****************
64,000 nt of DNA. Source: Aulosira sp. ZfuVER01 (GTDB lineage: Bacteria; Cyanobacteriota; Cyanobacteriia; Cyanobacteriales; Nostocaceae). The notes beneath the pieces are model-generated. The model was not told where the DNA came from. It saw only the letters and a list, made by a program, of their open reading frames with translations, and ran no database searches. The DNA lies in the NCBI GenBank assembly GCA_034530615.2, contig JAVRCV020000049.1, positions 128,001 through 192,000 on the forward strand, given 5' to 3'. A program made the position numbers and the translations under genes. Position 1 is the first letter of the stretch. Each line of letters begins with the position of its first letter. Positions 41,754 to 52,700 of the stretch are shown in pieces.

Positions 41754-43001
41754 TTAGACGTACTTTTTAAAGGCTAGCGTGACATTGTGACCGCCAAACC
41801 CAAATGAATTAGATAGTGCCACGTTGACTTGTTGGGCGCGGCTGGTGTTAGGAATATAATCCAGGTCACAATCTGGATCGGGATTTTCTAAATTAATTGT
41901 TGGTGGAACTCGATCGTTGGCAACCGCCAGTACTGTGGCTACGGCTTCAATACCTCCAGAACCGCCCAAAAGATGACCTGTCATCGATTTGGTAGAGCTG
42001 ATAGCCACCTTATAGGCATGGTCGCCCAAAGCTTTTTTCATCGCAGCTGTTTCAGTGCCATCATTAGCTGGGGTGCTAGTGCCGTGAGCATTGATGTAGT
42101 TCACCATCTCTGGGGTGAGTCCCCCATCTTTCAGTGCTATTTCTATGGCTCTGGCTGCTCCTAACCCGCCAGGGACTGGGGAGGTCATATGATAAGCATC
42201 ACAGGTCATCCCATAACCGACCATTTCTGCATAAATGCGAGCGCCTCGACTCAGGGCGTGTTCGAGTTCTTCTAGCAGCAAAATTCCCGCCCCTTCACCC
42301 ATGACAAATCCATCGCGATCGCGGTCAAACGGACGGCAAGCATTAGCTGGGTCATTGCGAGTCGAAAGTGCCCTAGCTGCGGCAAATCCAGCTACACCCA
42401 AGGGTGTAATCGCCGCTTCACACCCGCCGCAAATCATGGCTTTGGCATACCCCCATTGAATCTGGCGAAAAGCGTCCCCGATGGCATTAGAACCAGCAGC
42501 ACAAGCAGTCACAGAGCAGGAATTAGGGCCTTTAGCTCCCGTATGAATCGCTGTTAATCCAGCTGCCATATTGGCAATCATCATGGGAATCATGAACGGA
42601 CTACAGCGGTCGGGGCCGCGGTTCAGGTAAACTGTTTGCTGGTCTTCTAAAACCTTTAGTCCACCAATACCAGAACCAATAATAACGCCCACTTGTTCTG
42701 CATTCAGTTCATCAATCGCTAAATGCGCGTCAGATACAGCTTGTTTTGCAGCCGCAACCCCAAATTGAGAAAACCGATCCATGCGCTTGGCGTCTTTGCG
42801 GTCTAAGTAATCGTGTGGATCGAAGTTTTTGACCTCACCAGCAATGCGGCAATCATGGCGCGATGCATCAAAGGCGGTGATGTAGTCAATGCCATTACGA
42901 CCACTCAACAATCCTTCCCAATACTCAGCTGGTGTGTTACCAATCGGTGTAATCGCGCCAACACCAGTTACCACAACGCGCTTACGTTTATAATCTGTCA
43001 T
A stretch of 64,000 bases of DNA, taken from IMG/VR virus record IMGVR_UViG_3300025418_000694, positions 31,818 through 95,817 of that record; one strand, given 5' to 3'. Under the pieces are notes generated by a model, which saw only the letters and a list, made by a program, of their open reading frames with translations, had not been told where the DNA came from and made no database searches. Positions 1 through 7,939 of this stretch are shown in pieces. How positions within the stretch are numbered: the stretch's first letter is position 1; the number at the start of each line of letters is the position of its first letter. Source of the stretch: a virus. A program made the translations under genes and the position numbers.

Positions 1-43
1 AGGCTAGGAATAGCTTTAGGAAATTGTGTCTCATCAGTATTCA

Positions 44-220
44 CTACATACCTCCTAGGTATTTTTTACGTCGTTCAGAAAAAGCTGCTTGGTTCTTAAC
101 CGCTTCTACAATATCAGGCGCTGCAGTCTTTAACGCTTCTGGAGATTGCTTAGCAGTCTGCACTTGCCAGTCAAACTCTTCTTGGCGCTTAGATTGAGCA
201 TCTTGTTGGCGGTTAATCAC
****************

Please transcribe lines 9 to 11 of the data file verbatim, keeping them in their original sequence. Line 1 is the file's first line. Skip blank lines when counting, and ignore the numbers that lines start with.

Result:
42301 ATGACAAATCCATCGCGATCGCGGTCAAACGGACGGCAAGCATTAGCTGGGTCATTGCGAGTCGAAAGTGCCCTAGCTGCGGCAAATCCAGCTACACCCA
42401 AGGGTGTAATCGCCGCTTCACACCCGCCGCAAATCATGGCTTTGGCATACCCCCATTGAATCTGGCGAAAAGCGTCCCCGATGGCATTAGAACCAGCAGC
42501 ACAAGCAGTCACAGAGCAGGAATTAGGGCCTTTAGCTCCCGTATGAATCGCTGTTAATCCAGCTGCCATATTGGCAATCATCATGGGAATCATGAACGGA